Airports can be confusing, particularly in the case of terminals designed for the jet era that haven’t adapted as well to modern aviation. The terminal shift at Los Angeles International Airport in 2017 has inspired improved wayfinding, but we still get questions every week about how to get around and between terminals at LAX.
It’s not intuitive.
A post from reader Rohit a few years ago encouraged me to address this in a blog post, and it’s been one of the most popular posts on OMAAT every week since then. I’ve updated the post with new airlines and terminal listings, along with some visuals, but if you frequent LAX, please feel free to share your tips in the comments as well. (Note: all LAX terminal maps are courtesy Los Angeles World Airports, Family Circus-style annotations by me).
LAX Terminal map
To start, it’s worth reiterating that if you have a valid boarding pass for a same-day departure from any LAX terminal, you can enter and clear security at any terminal. This may or may not be a benefit, depending on your situation, but it’s good to know the rule.
As an overview, here’s the configuration of the various terminals at LAX, and the corresponding airlines:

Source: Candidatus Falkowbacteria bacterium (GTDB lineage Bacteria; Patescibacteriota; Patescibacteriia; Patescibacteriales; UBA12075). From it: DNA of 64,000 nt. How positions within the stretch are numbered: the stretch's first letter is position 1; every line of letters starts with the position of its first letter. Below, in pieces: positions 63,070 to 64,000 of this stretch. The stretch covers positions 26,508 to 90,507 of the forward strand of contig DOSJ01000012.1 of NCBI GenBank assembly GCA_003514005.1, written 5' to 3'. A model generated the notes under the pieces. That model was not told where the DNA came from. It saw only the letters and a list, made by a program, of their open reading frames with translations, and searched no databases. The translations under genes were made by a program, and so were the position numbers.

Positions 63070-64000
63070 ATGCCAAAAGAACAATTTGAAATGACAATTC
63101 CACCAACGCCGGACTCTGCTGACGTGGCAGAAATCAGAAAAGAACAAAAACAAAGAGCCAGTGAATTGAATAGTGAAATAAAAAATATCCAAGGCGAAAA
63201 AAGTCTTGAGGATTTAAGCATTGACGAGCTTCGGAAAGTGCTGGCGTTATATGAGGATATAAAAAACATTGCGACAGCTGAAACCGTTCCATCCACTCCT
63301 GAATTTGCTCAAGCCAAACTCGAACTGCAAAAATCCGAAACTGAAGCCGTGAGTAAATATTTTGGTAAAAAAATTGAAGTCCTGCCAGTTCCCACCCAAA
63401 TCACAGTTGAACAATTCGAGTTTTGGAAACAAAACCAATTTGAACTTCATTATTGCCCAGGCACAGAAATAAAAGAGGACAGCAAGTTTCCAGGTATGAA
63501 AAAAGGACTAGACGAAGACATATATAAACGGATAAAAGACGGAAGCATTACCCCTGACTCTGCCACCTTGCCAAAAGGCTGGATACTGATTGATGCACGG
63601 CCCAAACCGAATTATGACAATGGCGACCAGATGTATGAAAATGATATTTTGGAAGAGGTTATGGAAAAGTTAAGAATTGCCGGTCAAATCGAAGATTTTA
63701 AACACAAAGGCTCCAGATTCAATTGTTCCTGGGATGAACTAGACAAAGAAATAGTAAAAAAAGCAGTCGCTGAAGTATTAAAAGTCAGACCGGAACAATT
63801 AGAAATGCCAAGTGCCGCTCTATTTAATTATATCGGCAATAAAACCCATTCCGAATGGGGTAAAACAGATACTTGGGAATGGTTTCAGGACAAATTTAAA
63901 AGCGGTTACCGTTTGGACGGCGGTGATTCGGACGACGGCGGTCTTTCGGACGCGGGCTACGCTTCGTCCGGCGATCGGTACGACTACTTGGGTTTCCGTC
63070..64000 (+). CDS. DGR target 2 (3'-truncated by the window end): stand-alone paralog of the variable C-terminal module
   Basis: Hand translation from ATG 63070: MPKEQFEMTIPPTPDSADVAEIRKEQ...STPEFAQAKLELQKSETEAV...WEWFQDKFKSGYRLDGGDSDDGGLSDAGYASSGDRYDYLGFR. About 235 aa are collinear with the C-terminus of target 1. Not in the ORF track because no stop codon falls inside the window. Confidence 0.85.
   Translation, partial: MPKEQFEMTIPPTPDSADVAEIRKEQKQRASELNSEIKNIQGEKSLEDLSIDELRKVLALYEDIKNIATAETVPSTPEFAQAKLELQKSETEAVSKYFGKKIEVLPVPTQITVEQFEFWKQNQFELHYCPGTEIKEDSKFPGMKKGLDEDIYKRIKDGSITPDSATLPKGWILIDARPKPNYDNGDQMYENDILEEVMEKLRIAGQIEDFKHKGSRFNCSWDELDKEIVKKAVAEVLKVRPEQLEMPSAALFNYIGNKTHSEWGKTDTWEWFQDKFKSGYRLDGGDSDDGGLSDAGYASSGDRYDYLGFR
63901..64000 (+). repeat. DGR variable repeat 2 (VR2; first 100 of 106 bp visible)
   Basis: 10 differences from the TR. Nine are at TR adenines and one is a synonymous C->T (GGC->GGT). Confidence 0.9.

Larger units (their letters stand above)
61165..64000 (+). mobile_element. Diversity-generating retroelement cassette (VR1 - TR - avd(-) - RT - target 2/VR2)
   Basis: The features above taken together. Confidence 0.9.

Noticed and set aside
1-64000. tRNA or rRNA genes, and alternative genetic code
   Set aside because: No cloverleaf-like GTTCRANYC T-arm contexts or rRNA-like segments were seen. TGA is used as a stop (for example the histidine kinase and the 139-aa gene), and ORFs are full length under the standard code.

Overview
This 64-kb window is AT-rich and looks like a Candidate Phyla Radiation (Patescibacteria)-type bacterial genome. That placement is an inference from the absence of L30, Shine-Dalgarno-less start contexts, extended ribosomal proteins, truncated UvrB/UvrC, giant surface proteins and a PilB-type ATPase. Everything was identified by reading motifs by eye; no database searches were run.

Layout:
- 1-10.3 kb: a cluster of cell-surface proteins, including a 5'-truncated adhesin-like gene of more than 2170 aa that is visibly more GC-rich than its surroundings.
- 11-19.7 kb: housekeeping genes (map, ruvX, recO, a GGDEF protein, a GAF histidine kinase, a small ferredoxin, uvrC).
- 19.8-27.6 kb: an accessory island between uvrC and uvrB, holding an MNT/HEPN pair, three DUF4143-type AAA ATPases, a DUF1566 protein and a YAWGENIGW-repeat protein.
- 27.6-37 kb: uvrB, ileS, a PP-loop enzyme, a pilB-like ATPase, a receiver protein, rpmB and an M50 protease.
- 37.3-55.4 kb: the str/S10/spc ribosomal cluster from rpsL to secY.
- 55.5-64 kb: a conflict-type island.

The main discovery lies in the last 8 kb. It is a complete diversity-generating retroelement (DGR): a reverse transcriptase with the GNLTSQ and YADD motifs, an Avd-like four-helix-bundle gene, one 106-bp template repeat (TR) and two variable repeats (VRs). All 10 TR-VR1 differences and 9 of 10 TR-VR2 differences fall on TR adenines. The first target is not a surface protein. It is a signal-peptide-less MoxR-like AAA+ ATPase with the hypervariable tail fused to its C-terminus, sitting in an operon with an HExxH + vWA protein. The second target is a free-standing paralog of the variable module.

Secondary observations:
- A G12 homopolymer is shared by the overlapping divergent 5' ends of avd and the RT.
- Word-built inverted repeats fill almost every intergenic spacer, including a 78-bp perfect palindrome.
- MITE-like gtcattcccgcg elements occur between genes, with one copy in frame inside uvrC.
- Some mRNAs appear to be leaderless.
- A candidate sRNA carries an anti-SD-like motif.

If you’re not sure what terminal you’re dealing with, the gate number will give you a clue:
- The numbering convention at LAX has the first number represent the terminal (so all gates in a given terminal start with the number of that terminal)
- The second number represents the location of the gate (and with the exception of T3 and TBIT, odd numbers are on the right, and even on the left)
- If a gate is split, a letter may follow the numbers
So gate 23A, which is not the same as gate 23 (these should really be 23A and 23B, but whatever), is on the right-hand-side of terminal 2.
I know that seems like a pedantic thing to clarify, but knowing the layout will be super helpful when we start talking about airside connections.
Pre-Security / Landside connections
A double-decker roadway connects all the terminals, and there’s a landside shuttle that runs counter-clockwise around the loop. That’s helpful if you have to take bags from one carrier’s baggage claim to another’s check-in counter, but in most cases walking is more efficient.
If you’re landside, I highly recommend taking an elevator or escalator up to the departures level, as while there are sidewalks on both tiers, the lower arrivals level is very smoggy. It’s also more convenient to cut through the parking structures if you need to go to a terminal that is directly across, like from T1 to T8.